Why do those who do survive their youth, and then fail as adults commit horrendous crimes?
Why are Our ‘Citizens’ faithful to Islam find their radical counterparts so compelling that they would join with them and bring carnage to Our own shores?
You took away Our Book. You took away Our civil religion built on the book. You’ve given Us nothing in return to believe in but individual ‘freedom’. And when each person is free to choose, without guidelines for the choice, then there are as many choices as there are people, and the ‘People’ will cease to exist.
I began writing on LinkedIN about management and how what we read builds our corporate climate. If Twitter, Instagram, Snap-Chat have supplanted Email, and all have diminished our use of policies and procedures to train and adhere to, then we are building our businesses on sandy and shifting grounds. Not good training policy for long-term business strength.
This line of thinking brought me back to how we have shifted the stories we embrace about our country over the last century. Without getting into a great deal of social science, here’s a ‘story’ to consider in review of the divisiveness that appears to be more and more prevalent.
It is true. We do become the ‘stories we read’, whether those stories are read in a book, a magazine, on a tablet, through a gaming video monitor, or on the ‘silver screen’. Those ideas enter our minds and become part of our thought processes. This is the first step in education psychology. Teachers tell a story, exercise the story, and then test on comprehension of the story told. It is fundamental learning.
Let’s just look back a century when the U.S. was coming of age as a world power. Our predecessors were taught about how Admiral Columbus ‘discovered’ America, and how Signor Vespucci (Amerigo) gave the continents his name (he was the first successful map-maker of the continents). They were taught that America (these United States) is a great nation, to honor the flag that represents it. How many stories do we hear of people coming through Ellis Island, looking at and learning “The New Colossus” (“Give me your tired, your poor…”). “America, the Beautiful” and “God Bless America” were songs newly written and still to come to popularity. Broadway was filled with Mr. George Cohan’s plays celebrating America. Little of our bigotry and our struggles were emphasized, especially after the Second World War and with a Bicentennial celebration approaching. These United States were strong and the People were of one mind and purpose. Or were they?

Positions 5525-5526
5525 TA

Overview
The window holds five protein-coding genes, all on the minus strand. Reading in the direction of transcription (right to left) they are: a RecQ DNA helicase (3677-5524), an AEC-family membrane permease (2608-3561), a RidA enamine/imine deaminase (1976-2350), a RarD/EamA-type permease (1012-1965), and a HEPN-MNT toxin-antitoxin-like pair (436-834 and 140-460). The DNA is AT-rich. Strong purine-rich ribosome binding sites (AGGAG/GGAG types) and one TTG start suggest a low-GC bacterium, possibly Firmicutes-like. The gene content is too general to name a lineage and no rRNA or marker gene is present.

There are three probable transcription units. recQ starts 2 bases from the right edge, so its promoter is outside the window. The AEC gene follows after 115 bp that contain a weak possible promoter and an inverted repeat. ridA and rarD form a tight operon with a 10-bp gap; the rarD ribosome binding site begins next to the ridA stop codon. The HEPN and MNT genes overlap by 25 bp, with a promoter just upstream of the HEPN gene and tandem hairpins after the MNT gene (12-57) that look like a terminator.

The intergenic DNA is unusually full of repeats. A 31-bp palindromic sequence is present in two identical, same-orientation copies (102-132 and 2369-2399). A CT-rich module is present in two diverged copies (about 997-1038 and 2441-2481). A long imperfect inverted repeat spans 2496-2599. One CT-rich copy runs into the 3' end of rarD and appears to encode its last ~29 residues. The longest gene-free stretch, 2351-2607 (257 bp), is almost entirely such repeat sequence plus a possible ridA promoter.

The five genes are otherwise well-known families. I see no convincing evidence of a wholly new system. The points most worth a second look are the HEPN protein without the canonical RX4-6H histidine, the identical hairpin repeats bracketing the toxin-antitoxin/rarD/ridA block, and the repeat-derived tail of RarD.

The social revolutions were already underway. Our country never really recovered fully from that Civil War in the mid-1800’s. Jim Crowe laws kept the Negro (Spanish for Black), no matter where s/he came from, and a second class citizen. A reminder of the 1890 Indian massacre at Wounded Knee, SD came in 1973 when Russel Means and the American Indian Movement had a standoff with federal officers. We were reminded that there were other people oppressed in our land and by our Law. Mr. King and two Mr. Kennedy’s were assassinated. Scientists found it was Leif Erikson, a Viking, who discovered this continent, not Admiral Columbus. Then, Admiral Columbus became a villain, a bringer of disease, and a murdering tyrant. History stories about Ellis Island and the poem became eclipsed by current events on immigration and modern slave trade. New musicians write about ‘killing cops’ and the Viet Nam War’s ‘military industrial complex’ tarnishes the sacrifices by both combatants and civilians through two World Wars. The Nation’s People are divided. Minorities of all sorts become ‘special interests’ and ‘special laws’ are written to ‘protect’. One political party claims to embrace everyone while it supports all the ‘special interests’ and another political party is shown to really only ‘protect’ business interests.
We become the stories we read. And we read in school, in the news, and in what was called ‘jingo’ now called ‘tabloid’ presses just how terrible our lives and our country is.
The Truth is somewhere in between. Life was never as rosy as we were taught a century ago. There were oppressed peoples and there were successful ones. Life isn’t as terrible today as we are told. There are people who are continuing to find success and there are those who still flood to our country no matter the laws that work to restrict them.
The Truth is somewhere in between. We can find it if we follow a simple guideline most of us would call ‘common sense’ for our own lives and families. We celebrate our successes. We lament our known errors. And somewhere, each of us hides ‘sins’ of some sort in the closet. Our relatively young nation has successes to celebrate. Viking Erikson may have discovered the continent, but the Admiral brought it to the attention of Europe. Institutionalized slavery took us a century to fully overcome in Law. But we have overcome it. Our country was a bastion of Freedom through two World Wars and helped the world recover. We should still be teaching and singing “God Bless America”. And, we should be working more as partners with other nations rather than ‘saviors’ who are owed allegiance.
We become the stories we read. Let’s shift the balance back to center, and read more to celebrate our successes than exalting our failures, watch more about real heroes, and less about destruction, talk more about what we have in common than those things that make us different. Let’s choose to become a united, “We, the People…” and stop letting some play us against each other for their own profit.